1200 Indigene Frauen in Kanada ...

1200 indigene Frauen in Kanada seit 1980 vermisst und ermordet

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Home > New research helps advocate for a national inquiry into Missing and Murdered Indigenous Women
New research helps advocate for a national inquiry into Missing and Murdered Indigenous Women

| December 10, 2014

What does it take to protect Indigenous women from violence?

Tina Fontaine was a young woman who should have had her whole life ahead of her. She was a much loved daughter, niece, sister and friend. She was also a citizen of the Sagkeeng First Nation and member of an Indigenous community with a rich cultural heritage. However, this past summer she also became another number in a shameful statistic: one of over 1,100 Indigenous women and girls to have gone missing or been murdered in Canada since 1980.

Responding to Tina's death, vigils were held, bringing together Indigenous and non-Indigenous groups in a renewed call for a national commission of inquiry into the appallingly high numbers of missing and murdered Indigenous women and girls in Canada.

So far, the federal government has rejected these calls, saying now is the time for 'action'. Rather than further study, and citing the existence of at least 49 reports and inquiries into the issue as justification for its position, the government has funded initiatives to "reduce violence against aboriginal women and girls" over the next five years.

The federal government has insisted that the deaths and disappearances of Indigenous women and girls should be viewed as crimes, and not evidence of a disturbing sociological phenomenon.

Against this backdrop, the Legal Strategy Coalition on Violence Against Indigenous Women (LSC) formed. A network of Indigenous and non-Indigenous legal and advocacy groups and non-government organizations, formed after the murder of Inuk student Loretta Saunders, the LSC is examining closely the accuracy of the federal government's claims.

We have begun the enormous task of reading, analyzing, and synthesizing [9] the dozens of existing reports. These are our preliminary conclusions [10]:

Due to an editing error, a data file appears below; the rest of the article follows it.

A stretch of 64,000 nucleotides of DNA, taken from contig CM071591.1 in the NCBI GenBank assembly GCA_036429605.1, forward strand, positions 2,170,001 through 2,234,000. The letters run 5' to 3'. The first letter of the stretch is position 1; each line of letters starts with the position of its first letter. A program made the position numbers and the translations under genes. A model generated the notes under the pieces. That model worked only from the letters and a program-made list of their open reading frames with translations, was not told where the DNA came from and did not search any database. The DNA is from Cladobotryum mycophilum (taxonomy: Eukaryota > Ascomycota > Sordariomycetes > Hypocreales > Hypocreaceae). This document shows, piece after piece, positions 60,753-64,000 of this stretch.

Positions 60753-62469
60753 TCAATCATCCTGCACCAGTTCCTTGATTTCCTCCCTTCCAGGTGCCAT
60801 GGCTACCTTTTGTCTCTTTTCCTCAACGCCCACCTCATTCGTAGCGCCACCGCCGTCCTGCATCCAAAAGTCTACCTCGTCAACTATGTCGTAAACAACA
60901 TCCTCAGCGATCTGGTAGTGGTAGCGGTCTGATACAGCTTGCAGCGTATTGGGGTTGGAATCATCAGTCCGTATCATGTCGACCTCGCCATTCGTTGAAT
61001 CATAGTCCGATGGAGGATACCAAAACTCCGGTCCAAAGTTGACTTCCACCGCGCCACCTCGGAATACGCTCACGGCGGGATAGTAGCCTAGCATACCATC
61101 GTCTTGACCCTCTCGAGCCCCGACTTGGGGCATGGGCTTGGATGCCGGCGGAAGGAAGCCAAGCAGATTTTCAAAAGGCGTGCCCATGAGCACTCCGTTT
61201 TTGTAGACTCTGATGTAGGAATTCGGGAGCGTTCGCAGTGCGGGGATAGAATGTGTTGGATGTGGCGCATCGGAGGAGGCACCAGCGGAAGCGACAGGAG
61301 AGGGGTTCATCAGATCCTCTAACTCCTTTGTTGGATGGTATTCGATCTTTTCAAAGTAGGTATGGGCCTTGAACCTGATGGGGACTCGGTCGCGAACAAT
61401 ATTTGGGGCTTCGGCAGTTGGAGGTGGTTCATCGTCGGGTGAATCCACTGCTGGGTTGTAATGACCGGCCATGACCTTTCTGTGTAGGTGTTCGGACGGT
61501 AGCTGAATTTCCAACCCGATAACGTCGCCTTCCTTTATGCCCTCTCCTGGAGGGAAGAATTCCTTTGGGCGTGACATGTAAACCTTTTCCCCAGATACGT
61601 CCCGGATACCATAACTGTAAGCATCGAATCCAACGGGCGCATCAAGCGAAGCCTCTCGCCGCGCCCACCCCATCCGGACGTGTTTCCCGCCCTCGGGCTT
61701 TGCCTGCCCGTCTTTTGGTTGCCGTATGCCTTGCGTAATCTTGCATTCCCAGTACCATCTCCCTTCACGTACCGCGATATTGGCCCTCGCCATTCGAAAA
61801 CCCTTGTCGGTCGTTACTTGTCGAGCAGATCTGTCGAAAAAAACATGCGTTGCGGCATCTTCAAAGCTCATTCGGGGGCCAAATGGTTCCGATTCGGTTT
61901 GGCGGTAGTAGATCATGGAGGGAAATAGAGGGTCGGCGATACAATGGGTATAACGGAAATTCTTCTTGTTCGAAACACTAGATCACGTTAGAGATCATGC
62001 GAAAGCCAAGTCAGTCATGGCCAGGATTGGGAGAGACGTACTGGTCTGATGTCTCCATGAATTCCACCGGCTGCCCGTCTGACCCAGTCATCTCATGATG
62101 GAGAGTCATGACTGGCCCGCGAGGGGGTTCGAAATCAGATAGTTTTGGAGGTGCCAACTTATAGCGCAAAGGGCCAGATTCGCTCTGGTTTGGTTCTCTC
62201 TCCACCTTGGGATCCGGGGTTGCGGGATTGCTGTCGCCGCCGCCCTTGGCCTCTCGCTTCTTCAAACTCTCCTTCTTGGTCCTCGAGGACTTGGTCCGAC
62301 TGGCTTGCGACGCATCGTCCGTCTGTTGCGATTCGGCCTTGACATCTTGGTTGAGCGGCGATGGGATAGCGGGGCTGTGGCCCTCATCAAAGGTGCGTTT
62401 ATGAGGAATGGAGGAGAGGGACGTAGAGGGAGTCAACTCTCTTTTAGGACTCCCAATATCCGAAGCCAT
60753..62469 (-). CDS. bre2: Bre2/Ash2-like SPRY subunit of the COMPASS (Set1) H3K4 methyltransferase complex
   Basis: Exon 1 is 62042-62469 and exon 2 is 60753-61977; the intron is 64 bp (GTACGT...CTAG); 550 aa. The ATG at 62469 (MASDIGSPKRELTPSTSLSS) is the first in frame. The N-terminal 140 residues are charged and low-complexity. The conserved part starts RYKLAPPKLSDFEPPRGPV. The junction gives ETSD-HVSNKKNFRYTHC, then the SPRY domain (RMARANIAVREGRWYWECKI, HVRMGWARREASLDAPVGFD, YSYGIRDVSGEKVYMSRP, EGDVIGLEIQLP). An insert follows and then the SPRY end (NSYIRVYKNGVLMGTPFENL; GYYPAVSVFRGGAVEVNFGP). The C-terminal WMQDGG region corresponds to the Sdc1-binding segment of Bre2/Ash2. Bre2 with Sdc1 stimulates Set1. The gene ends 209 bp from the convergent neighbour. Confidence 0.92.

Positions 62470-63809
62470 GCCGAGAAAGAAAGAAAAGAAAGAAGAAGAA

1. Further study is needed:

It is true that considerable research has already been undertaken. At least 50 reports, studies and articles have been published and they are easily available to policy makers and the public. However, few studies, and none of the inquiries and commissions undertaken to date, have specifically focused on missing and murdered Indigenous women as a national crisis.

2. This is a sociological phenomenon:

The reports display considerable consensus on the root causes of violence against Indigenous women: poverty, poor housing, little access to and support for education, few employment opportunities, the legacy of the residential school system, colonialism and other discriminatory Canadian policies towards Indigenous peoples. Clearly, this refutes the government's stance that this is a question of crime and violence.

Many of the reports advance recommendations to address this problem: more funding for community based Indigenous groups treating survivors and victims of violence and their families, more training for police engaging with Indigenous women and communities, more data collection and sharing, more public education and better coordination of services and programs. In other words, to effect change we must recognize social causes as components of violence against Indigenous women, and respond in a holistic way. 

3. We need evidence-based, informed, and coordinated action: 

Here are the things we know. First, there is agreement about both the root causes of violence against Indigenous women, and the measures needed to respond to this issue. Second, the implementation of existing recommendations has been piecemeal, with little coordination of implementation measures between different agencies and jurisdictions. Third, few provinces have committed to action and federal government measures are limited to violence and crime. It is difficult to determine what recommendations have been implemented, and which remain outstanding. 

Any action that is meaningful and aims to resolve the issue must be based on evidence, coordinated across agencies and jurisdictions, and informed by a proper understanding of what has been done to date. Only a response containing these three elements can address the issue of violence against Indigenous women in the holistic way it requires.